Design Thinking Workshop

Design Thinking Workshop with "Inno Space" - our innovation partner at Mannheim University of Applied Sciences

Complex problem solving, passionate studying and "learning by doing": Daniel Gerlach and Thomas Erkert from HITA e.V., together with Professor Kirstin Kohler and employee Clara Dieing, present a design thinking course at Mannheim UAS., the Design Factory Mannheim, is the place to go for students who want to work out creative solutions to challenging tasks in addition to frontal instruction during their studies. "Co-creation", interdisciplinary cooperation as well as intercultural competence in the predominantly industrial cooperation count. Teamwork, prototyping and digital manufacturing in an inspiring and open atmosphere form the motivating conditions for solving complex real-world problems. In, methods of prototyping for services, software and smart products are prepared and offered in such a way that they support virtual, collaborative work in creative processes. Based on a so-called "Design Challenge", teaching units for the acquisition of methodological competence and the corresponding manufacturing techniques are combined with work on concrete prototypes. This approach follows the Design Thinking method, which was developed at Stanford University about 20 years ago. The requirements of relevant users are taken into account throughout the entire process. This is done not only with the help of market research, but also through early and repeated testing of the innovation by target group representatives. The Design Thinking process normally runs through 6 phases, which are shown in the following figure with the methods established for the respective process step.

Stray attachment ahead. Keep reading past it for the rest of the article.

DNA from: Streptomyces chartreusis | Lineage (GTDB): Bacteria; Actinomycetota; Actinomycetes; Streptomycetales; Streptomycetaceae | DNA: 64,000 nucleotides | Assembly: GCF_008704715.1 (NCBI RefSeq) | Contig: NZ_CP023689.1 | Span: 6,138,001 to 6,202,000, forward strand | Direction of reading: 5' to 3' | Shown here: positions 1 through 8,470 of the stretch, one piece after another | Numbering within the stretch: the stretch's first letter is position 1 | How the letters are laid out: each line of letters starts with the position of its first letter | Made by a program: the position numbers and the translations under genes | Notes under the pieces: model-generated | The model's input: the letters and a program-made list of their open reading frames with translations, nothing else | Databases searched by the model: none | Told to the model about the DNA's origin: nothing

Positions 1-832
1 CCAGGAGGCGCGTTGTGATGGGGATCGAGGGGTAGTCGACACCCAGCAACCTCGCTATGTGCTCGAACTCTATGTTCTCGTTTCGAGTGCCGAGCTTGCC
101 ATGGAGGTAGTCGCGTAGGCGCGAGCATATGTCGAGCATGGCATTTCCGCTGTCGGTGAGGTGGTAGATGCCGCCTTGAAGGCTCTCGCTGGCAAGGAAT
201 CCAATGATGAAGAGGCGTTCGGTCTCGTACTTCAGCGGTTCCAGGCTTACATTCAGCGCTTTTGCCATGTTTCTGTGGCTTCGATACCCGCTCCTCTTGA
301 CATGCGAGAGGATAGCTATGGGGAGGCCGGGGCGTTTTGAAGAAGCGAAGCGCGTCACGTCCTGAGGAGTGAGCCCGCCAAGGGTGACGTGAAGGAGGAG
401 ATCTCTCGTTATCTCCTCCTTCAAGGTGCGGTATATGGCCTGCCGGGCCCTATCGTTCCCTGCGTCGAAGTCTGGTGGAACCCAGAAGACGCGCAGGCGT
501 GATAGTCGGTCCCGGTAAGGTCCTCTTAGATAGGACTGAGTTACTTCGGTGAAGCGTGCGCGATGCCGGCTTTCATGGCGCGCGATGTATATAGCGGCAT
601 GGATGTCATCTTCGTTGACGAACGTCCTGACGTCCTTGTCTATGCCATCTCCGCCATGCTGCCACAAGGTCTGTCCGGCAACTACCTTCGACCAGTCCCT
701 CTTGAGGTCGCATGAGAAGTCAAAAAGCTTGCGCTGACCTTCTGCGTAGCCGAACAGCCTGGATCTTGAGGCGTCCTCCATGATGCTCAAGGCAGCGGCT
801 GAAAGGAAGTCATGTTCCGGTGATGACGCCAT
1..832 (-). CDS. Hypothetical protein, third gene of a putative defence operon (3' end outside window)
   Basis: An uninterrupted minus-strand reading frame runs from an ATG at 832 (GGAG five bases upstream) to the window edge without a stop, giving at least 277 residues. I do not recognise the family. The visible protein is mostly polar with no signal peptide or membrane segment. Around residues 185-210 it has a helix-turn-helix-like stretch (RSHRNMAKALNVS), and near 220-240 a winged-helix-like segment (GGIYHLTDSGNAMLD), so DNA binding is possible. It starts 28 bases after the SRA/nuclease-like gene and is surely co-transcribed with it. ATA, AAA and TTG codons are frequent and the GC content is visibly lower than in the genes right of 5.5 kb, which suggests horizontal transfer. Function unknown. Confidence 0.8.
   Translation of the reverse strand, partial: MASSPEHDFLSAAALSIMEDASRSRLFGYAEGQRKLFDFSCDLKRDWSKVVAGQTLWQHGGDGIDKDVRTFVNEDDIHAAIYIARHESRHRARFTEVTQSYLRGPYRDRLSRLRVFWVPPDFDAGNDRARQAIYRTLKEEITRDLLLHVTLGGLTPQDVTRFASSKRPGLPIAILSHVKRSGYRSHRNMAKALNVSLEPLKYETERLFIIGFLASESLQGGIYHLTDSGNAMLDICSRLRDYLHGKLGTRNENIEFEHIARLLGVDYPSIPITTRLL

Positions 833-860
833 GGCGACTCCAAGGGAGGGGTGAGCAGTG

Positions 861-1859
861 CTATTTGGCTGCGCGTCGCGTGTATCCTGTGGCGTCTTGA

Design thinking process, phases and methods

The first phase of the Desing Thinking process is about understanding the problem and the associated "Design Challenge". The "Design Challenge" is formulated in such a way that, if possible, it does not yet contain a solution or constraint. This is what happened in mid-March 2023: Thomas Erkert and Daniel Gerlach "beam" the students to a hospital in Africa. With many pictures and descriptions of experiences, the HITA experts tried to show the course of a typical hospital stay for a user in rural areas of Ghana by means of a "patient journey". This immersion in the actual situation is extremely important in order to understand the situation on the ground. This context of use forms the basis for requirements that "our" product/service should fulfill in a later project phase.
Professor Kirstin Kohler explains the learning objectives for the semester project

Patient Journey

After this insight into the Ghanaian healthcare system - structured according to the process steps of the Patient Journey - the focus of the workshop turns to the Design Challenge: "How can an administration tool / interactive system improve, support and ensure the management, maintenance and sustainable operation of hospital beds in micro, small and medium-sized hospitals in rural Ghana?"

Design Challenge

Thomas Erkert explains the association's goals of HITA e.V.
As described above, no solution or constraint is yet specified in the Design Challenge, if possible. The workshop and the challenge describe the "problem space":
  • The WHY: Why is the problem a problem?
  • The WHO: Who is/are the user group(s)?
  • The WHAT: What is the need that is to be met?
  • The WOMIT: What is used to achieve this? What resources are available?
However, a well-articulated design challenge alone does not help to generate the same understanding in a team. An optimal team composition is when people from different disciplines work together in a team. For example, experts from different fields often use similar terms, but the meaning of these words can be far different. In the next steps of the project, students* will deepen their shared perspective on the Design Challenge and identify possible solutions to address the challenges presented and improve the situation. The team, Professsorin Kirstin Kohler and Clara Dieing, guide through the next steps. The design of the first prototypes will soon be on the agenda. Daniel Gerlach and Thomas Erkert from HITA e.V. accompany the Mannheim students as "clients" in the Design Thinking process. The next highlight is already in preparation. During a project status trip of HITA e.V. at the end of March there will be a video conference with users directly from Ghana.